Gen Jenkins concluded that he felt “most strongly that thorough investigation is warranted”.
Two days later, Gen Page’s assistant chief of staff sent Gen Page a classified memo that reiterated Gen Jenkins’ concerns, writing that several whistleblowers within the SBS had reported hearing similar accounts from members of the SAS, and that Gen Jenkins thought the whistleblowers’ testimony was credible.
“My instinct is that this merits deeper investigation, hopefully to put minds at rest… or at worst to put a stop to criminal behaviour,” the assistant chief of staff wrote.
The day after he wrote to Gen Page detailing his concerns, Gen Jenkins set up what is known as a “controlled-access security compartment” – a classified file that limited access to the whistleblower testimony to a small number of officers within UK Special Forces.
The compartment was labelled: “Anecdotal evidence suggesting [extrajudicial killings] have been carried out by members of [the SAS] in Afghanistan”.
Official UK Special Forces paperwork said the purpose of the compartment was to “provide an additional level of control over the handling and briefing of the more sensitive aspects of this matter”.
It continued: “This is because dissemination of the information protected by this Compartment could cause severe damage to the reputation of [UKSF], could prejudice further investigation, and could disrupt current operations”.
In evidence to the High Court in 2020, as part of a case brought by one of the Afghan families whose relatives were killed in a night raid, Col Robert Morris of the Royal Military Police said that the controlled access compartment created by Gen Jenkins had prevented the RMP from accessing the evidence for years.
Gen Page responded to Gen Jenkins’ memo by commissioning a rare formal review of the tactics used by SAS units on night raids. A special forces officer was deployed to Afghanistan to interview personnel from the SAS squadron under scrutiny.
But the officer – an SAS major who had recently commanded a squadron in Afghanistan – appeared to take the squadron’s version of events at face value. The BBC understands that the officer did not visit any of the sites of the raids or interview any witnesses outside of the military, and his review was conducted in less than a week. Court documents show that his report was signed off by the commanding officer of the SAS unit responsible for the suspicious killings.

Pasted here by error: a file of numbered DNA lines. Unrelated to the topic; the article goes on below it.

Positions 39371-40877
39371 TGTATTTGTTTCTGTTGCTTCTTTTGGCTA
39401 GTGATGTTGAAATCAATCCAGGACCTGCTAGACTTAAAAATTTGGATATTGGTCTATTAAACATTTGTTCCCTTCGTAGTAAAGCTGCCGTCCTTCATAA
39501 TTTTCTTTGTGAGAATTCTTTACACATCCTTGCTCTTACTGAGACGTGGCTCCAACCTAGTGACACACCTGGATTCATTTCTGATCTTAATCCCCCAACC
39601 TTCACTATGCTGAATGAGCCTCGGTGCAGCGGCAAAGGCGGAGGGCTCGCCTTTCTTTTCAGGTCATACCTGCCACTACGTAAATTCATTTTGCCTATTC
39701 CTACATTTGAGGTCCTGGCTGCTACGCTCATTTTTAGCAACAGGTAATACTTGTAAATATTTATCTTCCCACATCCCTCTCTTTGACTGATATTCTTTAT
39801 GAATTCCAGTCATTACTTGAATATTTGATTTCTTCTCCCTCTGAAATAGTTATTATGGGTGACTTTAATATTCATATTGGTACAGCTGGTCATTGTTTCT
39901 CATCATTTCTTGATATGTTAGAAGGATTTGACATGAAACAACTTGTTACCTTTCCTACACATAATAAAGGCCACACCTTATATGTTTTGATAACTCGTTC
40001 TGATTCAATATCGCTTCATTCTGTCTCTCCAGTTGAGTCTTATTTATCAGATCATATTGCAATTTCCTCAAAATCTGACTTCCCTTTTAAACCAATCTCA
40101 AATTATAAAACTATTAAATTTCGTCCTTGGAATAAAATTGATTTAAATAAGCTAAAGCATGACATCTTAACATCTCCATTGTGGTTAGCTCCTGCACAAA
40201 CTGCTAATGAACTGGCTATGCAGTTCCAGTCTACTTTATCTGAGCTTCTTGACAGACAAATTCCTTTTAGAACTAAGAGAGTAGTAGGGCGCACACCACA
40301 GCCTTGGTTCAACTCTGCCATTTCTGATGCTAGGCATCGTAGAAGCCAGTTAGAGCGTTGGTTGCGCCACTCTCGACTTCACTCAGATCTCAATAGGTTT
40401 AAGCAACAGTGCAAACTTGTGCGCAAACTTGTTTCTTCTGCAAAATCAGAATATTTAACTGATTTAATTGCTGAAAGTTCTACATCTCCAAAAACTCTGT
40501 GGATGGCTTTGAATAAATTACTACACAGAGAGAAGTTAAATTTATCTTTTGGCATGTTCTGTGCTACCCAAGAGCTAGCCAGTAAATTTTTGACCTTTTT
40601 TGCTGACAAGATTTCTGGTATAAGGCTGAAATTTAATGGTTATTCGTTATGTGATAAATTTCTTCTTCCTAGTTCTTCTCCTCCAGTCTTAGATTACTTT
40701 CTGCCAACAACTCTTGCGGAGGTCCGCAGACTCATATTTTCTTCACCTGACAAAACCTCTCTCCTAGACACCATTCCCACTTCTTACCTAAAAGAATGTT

Following the appointment of Gen Jenkins as head of UK Special Forces in Afghanistan, in April 2011, the suspected executions of unarmed Afghan people continued. Back in London, senior special forces officers had begun to keep a tally of suspicious incidents. But at no point did anyone in special forces leadership, including Gen Jenkins and Gen Page, refer the matter to military police.
Under the Armed Forces Act 2006, commanding officers are legally obliged to inform the military police if they have any reason to suspect a war crime may have been carried out by their troops and can be prosecuted for failing to make a referral.
Gen Jenkins served for a year as the head of UK Special Forces in Afghanistan, before returning to the UK to join the government as military assistant to Prime Minister David Cameron, a role he held until 2014.
That year, the Royal Military Police embarked on an investigation that examined dozens of suspected extrajudicial killings by the SAS squadron on tour in the first half of 2011. The investigation was later closed with no charges brought – a decision that caused consternation among some members of the government and senior levels of the civil service.
Military police investigators have told the BBC that they were not allowed to conduct a thorough and independent probe into the SAS killings. The investigators said they were blocked from interviewing key witnesses and collecting forensic evidence and ordered to drop official suspects.
The Ministry of Defence told the BBC that it was fully committed to supporting the public inquiry it established in 2022, which is currently taking place at the Royal Courts of Justice, and that it would not be appropriate to comment on any allegations that may be within the inquiry’s scope.
Neither Gen Jenkins nor Gen Page responded to the BBC’s requests for comment.